7 Ways Alcohol Affects Diabetes
Drinking alcohol can affect your health in more ways than one. But do you know what alcohol use means when you live with diabetes?
Make sure you know the facts.
1. Alcohol keeps your liver from doing its job.
The liver’s main function is regulating blood sugar in the body. When you drink, your liver has to work to remove alcohol from your blood instead. This can decrease your blood sugar level — potentially to dangerous levels.
2. Alcohol may cause blood sugar to rise.
Certain types of alcohol (such as beer or sweet wine) contain carbohydrates. Drinking even moderate amounts can raise your blood sugar levels.
3. Alcohol stimulates your appetite.
This may cause you to overeat, which can affect your blood sugar.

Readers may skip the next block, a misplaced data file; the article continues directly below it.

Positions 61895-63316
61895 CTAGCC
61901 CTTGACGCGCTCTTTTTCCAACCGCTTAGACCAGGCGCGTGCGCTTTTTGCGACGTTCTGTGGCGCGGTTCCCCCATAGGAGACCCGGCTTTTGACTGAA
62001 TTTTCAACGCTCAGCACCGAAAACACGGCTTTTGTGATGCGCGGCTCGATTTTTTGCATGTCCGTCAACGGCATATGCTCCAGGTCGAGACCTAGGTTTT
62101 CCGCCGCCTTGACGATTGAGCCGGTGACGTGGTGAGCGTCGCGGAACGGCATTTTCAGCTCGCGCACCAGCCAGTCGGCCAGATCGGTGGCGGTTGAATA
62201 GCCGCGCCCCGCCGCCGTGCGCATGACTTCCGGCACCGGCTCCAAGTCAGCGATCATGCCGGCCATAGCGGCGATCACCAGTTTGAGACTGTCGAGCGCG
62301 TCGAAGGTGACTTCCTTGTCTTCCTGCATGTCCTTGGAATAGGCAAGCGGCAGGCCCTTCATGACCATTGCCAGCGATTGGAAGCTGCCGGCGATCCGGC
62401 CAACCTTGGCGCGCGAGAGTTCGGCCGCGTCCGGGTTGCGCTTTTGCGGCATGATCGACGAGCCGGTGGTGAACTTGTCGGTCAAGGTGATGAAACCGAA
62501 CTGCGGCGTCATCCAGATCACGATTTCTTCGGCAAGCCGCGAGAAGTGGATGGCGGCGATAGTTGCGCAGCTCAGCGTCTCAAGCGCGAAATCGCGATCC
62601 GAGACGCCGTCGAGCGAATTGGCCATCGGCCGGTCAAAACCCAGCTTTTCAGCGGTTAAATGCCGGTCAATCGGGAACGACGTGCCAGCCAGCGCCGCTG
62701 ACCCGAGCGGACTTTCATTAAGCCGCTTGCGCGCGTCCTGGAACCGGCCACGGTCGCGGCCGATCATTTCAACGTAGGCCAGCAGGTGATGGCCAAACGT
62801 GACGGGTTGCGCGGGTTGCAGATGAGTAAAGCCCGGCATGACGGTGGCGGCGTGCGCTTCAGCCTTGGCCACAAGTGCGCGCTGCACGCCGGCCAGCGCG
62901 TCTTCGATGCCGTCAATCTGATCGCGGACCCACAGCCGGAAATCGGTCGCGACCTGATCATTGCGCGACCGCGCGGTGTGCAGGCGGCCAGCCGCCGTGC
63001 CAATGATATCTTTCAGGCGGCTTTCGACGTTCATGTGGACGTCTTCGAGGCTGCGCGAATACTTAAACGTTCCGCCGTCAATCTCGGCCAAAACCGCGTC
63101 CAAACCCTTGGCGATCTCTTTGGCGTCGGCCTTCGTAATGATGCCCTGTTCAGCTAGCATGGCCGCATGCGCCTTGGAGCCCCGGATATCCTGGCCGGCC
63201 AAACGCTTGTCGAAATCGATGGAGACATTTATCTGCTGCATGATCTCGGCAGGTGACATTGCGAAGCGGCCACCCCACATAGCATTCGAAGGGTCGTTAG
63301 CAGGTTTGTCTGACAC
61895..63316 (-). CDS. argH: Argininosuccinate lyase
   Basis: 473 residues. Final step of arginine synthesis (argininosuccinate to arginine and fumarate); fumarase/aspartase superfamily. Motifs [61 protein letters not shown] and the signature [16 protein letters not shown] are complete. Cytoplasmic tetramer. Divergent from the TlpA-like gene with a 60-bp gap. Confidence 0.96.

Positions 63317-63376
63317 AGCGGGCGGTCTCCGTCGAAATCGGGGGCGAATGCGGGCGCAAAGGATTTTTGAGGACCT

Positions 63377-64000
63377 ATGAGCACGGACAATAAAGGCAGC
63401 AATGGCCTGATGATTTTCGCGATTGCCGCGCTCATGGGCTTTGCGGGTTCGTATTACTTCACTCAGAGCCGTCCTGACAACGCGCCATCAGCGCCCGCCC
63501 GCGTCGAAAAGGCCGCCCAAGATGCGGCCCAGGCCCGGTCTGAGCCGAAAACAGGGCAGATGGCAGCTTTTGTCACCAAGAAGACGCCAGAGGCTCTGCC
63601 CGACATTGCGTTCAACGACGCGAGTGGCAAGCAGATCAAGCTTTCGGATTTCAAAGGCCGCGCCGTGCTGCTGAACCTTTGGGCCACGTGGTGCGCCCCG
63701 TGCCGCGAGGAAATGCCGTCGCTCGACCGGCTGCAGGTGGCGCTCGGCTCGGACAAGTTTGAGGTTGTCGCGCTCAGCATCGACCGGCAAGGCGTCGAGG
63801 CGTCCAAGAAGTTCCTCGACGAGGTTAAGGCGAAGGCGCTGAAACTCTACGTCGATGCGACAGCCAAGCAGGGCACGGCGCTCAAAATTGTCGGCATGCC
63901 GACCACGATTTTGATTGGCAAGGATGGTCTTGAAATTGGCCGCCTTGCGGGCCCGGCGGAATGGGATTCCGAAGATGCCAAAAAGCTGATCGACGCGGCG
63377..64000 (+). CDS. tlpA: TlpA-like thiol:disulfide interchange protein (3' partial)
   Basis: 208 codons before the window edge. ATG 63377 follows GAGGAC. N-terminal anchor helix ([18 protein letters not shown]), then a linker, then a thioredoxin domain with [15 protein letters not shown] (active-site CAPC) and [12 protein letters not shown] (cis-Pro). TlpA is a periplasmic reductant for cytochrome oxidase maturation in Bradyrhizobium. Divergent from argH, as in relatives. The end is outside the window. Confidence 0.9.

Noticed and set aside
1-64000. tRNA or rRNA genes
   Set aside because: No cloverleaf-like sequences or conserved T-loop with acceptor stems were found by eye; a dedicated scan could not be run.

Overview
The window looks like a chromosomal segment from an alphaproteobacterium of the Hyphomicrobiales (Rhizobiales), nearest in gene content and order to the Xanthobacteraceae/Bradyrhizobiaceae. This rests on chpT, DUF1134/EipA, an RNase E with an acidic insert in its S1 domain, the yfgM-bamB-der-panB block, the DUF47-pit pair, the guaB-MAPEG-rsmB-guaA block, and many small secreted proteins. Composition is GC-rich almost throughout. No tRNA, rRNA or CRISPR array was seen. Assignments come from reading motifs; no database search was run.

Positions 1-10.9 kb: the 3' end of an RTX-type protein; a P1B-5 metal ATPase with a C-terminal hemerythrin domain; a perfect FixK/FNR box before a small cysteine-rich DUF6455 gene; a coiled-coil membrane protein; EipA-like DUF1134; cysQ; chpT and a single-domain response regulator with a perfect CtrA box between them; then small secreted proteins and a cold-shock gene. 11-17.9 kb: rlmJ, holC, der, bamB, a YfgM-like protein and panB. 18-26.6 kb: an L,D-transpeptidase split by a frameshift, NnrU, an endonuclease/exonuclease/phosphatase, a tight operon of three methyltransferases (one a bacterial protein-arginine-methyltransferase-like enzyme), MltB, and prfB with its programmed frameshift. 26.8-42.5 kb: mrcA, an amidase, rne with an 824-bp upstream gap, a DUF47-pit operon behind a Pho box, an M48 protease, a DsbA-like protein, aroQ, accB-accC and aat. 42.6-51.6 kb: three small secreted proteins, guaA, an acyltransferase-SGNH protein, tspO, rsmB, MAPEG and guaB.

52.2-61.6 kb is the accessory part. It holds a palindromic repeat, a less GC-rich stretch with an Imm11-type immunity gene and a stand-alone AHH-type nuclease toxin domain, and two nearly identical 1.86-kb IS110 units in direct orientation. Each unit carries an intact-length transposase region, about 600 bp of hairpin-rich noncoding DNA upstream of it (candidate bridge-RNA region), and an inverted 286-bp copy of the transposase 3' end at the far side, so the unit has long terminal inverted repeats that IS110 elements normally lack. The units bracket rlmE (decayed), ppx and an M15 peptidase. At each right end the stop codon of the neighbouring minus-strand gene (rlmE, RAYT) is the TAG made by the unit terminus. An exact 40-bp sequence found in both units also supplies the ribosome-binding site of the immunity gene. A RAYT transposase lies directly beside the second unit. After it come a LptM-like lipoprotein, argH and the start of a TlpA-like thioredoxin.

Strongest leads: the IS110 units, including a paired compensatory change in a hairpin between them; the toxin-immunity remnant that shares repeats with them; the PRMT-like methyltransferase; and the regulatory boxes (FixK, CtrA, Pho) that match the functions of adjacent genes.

4. Alcohol has a lot of calories.
Every ounce of alcohol contains almost twice as many calories as the same amount of protein or carbohydrates. That makes it harder to maintain a healthy weight.
5. Alcohol interacts with some diabetes medications.
If you take medications such as insulin or sulfonylureas to treat your diabetes, drinking alcohol can interact with how they work. This can lead to hypoglycemia or insulin shock, a medical emergency.
6. Alcohol affects your judgment.
Drinking impacts the way you think and feel — which can disrupt decision-making. You may make poor food choices. Lose track of what you eat. Mix up your medications. Or, forget to take them altogether.
7. Alcohol can increase blood pressure.
High blood pressure is a leading cause of kidney disease and stroke. People with diabetes are already at greater risk of high blood pressure. Plus, drinking can interfere with medications used to manage blood pressure.
What’s it all mean?
The key is to drink in moderation and regularly check your blood sugar.
The American Diabetes Association recommends no more than one alcoholic drink per day for women, and no more than two drinks a day for men. And, talk with your diabetes team about what’s right for you.